I was fed the line that the nine days spent in warm-weather training in Portugal was the most brutal many in the Irish squad had ever experienced. The management know what they are doing. This was an investment for down the line.
The big worry from the Twickenham debacle, in conjunction with England’s defeat of Ireland in Dublin on the opening weekend of the Six Nations last February, was the psychological damage inflicted. Surely that would pose a problem if Ireland were to meet them, as the draw suggested, at the semi- final stage in Japan.
As we now know, Ireland never came anywhere near making that date. The fact that we were incapable of dealing with the challenging playing conditions that had been well flagged in advance was one thing. But also the failure to deal with the well-advertised threat Japan were capable of asking if everything went their way. The writing was on the wall for Ireland from the minute the final whistle blew in Shizuoka on that fateful day when the hosts recorded a famous victory.
It didn’t help that Ireland brought a number of players out with them in Jack Conan, Cian Healy, Keith Earls and Joey Carbery, who were all carrying injuries. When Robbie Henshaw tweaked his hamstring in the warm-up of the very first training session on Japanese soil and Rob Kearney also suffered a setback, it appeared fate would continue to impact on Ireland at a World Cup.
That said, everyone carries injures into a tournament of this nature. England persisted with Mako Vunipola who had played little or no rugby since last February before putting in a massive 68-minute shift against Australia in the quarter-final. New Zealand carried Brodie Retallick for most of the pool stage and he proved too big a handful for Ireland in our quarter-final.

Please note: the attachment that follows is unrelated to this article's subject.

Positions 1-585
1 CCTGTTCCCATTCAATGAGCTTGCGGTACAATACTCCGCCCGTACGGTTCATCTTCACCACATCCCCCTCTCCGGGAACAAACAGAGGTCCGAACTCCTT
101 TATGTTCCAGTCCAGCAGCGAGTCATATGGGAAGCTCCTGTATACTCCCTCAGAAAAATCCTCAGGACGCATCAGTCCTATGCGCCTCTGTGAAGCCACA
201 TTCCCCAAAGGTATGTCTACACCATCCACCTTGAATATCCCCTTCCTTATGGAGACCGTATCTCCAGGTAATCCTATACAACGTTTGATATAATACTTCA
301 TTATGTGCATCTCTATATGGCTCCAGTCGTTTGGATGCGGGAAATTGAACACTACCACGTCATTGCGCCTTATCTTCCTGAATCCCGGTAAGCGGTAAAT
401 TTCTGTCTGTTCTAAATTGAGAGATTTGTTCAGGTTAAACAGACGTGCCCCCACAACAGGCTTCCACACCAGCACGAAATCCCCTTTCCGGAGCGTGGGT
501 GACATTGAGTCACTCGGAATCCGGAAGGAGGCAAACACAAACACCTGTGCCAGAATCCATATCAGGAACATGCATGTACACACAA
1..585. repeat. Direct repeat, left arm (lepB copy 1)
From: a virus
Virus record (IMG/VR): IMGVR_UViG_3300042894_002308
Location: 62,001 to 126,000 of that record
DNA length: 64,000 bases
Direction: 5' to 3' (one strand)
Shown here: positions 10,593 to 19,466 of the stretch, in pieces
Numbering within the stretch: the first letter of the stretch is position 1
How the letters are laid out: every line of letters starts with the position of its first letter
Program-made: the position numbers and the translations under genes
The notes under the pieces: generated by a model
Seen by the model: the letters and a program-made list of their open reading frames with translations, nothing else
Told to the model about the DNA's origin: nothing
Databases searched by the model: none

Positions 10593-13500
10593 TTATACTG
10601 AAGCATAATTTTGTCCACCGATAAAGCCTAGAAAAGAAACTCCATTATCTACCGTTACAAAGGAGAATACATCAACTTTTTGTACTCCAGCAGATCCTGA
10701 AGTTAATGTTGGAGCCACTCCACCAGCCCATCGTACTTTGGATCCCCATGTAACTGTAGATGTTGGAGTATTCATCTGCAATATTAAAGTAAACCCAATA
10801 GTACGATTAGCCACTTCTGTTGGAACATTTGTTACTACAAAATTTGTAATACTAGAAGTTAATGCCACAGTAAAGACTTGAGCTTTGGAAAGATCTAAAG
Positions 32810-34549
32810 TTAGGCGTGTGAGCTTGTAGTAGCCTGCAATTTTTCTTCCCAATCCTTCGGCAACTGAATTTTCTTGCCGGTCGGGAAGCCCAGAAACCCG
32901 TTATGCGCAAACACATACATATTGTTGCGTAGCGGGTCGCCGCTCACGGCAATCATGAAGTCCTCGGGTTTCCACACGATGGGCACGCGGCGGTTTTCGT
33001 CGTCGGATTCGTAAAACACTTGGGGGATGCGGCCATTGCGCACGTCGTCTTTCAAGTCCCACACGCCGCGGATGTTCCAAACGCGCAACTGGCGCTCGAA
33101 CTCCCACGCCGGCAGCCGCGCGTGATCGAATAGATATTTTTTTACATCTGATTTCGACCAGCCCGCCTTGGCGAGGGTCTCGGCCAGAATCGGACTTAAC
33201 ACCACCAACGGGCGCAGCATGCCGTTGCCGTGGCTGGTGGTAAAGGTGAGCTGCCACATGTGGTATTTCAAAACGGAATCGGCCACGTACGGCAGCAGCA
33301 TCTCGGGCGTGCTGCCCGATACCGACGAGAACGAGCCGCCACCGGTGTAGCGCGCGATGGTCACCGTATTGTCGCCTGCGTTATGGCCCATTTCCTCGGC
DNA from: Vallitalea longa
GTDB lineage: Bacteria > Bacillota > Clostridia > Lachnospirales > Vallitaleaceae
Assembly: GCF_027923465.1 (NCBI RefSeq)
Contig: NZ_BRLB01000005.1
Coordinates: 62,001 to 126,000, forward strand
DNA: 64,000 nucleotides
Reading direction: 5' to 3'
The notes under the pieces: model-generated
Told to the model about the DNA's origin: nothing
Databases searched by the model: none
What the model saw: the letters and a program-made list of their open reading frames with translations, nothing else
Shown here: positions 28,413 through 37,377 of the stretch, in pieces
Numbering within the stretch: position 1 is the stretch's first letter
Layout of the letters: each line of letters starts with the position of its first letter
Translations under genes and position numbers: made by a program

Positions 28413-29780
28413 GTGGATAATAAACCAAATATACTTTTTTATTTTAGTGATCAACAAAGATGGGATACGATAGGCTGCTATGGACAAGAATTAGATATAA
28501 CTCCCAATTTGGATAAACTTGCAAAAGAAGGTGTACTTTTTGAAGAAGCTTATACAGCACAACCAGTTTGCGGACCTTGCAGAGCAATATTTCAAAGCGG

Parking England’s achievement in finishing in the silver medal position, Wales under Gatland got the most out of the talent pool available to them. It was clear that, once again, the head coach squeezed the last drop out of his squad despite the loss of key personnel heading into their semi-final against the eventual winners. Remember, they only lost to South Africa by three points.
He now departs the scene for the Waikato Chiefs in Super Rugby, before returning to these shores to lead the Lions one last time when they head to South Africa in two years' time. The fact that the Springboks will be the world champions heading into that series will make it even more special.
It’s a measure of the job Erasmus has done that, only two years ago, it looked as if South African rugby was in such a state it was no longer strong enough to host a Lions tour. Now we are set up for another cracking series. But that’s for another day.
After seven weeks in this fascinating country, my abiding memory when the rugby fades will be of the people. We like to paint ourselves as a welcoming and hospitable country, which we are, but the Japanese are a class apart. The fallout from the horrific events of World War Two has left a lasting scar on their people.
As for the rugby and the staging of the event here, it took time to take off but the deeds of the national team helped in capturing the full attention of the nation. The downside is that there is unlikely to be any major legacy for rugby in this country as children are channelled into just one sport in school, with the majority playing baseball.
That has to change for the national team to flourish. More access to playing Tier 1 nations would help. Bumping into rugby fans from all over the world as we traversed the country, made me even more envious of the fact that Ireland failed in the bid to host the 2023 event.
Having been part of all nine events, in one capacity or another, since the inaugural tournament was hosted in New Zealand and Australia in 1987, I am more convinced than ever that we would have delivered a magnificent showcase for our great country across the entire island.
Unfortunately, the IRFU got it badly wrong when going about landing that tournament. Had we concentrated on getting Scotland and Wales, with six votes each, on board, as opposed to chasing countries with one vote, we might have fared better.
As for the our on-field goal of making a first ever semi-final, sadly that too fell short of the mark.
From an Irish perspective, it has proved a pretty deflating experience. As one Irish supporter said to me, having been out here from the very start, “49 nights singing the Fields of Athenry has left me a broken man”.
The Irish return home, broken in more ways than one.